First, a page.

February 27, 2006
EU says it regrets Muslims offended by cartoons
BRUSSELS (Reuters) - The European Union said it regretted
Muslims had found cartoons of the Prophet Mohammad offensive
but denounced violence directed against EU citizens in reprisal
attacks over the images.
The cartoons first published last year in a Danish
newspaper and since reprinted in other European papers sparked
worldwide protests by Muslims who believe it is blasphemous to
depict the Prophet. Dozens have died in violence related to the
protests from Africa to Asia.
Foreign ministers meeting in Brussels issued a statement on
Monday regretting "that these cartoons were considered
offensive and distressing by Muslims across the world."
It added that the EU "strongly condemns all violent acts
and threats against citizens and property of the European
Union, of its member states as well as of other countries."
Danish Foreign Minister Per Stig Moeller told a news
briefing on Monday after talks with EU counterparts in Brussels
he hoped to move beyond the crisis.
"It is important that we draw a line, that we move forward.
It is good for Denmark that the EU Council has strongly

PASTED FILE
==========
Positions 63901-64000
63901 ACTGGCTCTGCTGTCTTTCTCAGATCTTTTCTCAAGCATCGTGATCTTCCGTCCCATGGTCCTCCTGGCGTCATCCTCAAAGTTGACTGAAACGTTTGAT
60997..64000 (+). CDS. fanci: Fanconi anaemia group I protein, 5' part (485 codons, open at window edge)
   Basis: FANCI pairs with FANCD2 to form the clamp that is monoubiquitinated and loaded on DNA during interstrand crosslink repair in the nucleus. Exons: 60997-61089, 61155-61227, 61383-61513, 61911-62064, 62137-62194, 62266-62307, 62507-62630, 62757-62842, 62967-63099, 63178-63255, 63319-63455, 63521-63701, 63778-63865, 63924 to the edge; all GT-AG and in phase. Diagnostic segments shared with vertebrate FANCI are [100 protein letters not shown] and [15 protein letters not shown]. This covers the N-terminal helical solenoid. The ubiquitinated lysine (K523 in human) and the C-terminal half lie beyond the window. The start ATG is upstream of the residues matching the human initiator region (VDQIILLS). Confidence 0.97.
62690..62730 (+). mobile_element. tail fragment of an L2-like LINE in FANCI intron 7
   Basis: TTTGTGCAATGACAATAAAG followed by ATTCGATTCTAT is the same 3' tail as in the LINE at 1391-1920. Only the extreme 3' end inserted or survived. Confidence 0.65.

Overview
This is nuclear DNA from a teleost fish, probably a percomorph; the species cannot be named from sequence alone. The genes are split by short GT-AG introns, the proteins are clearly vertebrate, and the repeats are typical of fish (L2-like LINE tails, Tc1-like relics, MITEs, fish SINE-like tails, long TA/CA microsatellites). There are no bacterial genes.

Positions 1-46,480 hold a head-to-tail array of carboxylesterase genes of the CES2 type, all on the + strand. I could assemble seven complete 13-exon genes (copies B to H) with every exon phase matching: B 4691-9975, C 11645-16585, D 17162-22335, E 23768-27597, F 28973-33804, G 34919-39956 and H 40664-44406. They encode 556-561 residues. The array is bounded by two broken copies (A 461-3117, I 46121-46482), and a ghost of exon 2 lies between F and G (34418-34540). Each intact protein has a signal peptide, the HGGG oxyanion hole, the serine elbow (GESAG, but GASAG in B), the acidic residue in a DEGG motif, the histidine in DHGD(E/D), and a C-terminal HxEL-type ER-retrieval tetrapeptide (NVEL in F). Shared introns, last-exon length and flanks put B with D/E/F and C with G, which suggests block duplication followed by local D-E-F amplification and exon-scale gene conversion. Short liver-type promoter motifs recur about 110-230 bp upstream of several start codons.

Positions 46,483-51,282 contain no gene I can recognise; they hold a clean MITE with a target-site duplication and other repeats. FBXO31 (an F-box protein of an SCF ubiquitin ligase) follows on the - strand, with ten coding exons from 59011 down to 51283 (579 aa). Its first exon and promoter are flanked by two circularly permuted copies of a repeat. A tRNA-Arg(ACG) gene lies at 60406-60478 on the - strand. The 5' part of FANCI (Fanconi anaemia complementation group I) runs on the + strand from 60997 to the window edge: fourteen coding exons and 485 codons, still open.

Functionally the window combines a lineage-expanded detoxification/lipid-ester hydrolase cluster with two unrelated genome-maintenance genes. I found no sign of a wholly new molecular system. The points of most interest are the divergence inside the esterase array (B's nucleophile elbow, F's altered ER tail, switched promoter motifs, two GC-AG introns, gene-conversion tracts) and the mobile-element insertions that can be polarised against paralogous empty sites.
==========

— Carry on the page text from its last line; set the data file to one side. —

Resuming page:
condemned the violence," he said of attacks on Danish and other
EU missions in a number of Muslim countries.
Diplomats said the decision to issue regrets came despite
reluctance from countries such as the Netherlands.
They also noted the statement did not go as far as one
issued at the weekend by the United Nations, the heads of the
Arab League states, and the 57-member Organization of the
That statement noted members "deeply" regretted the offence
caused by the caricatures.
Denmark has declined to apologize on behalf of the
newspaper which originally printed the cartoons. But it has
sought to calm Muslim anger by saying it will hold a religious
conference, make a donation to a U.N. agency fighting prejudice
and stage a Muslim cultural exhibition.
Its ambassador to Syria was due to return to Damascus,
almost three weeks after Muslims set fire to the embassy to
protest against the cartoons.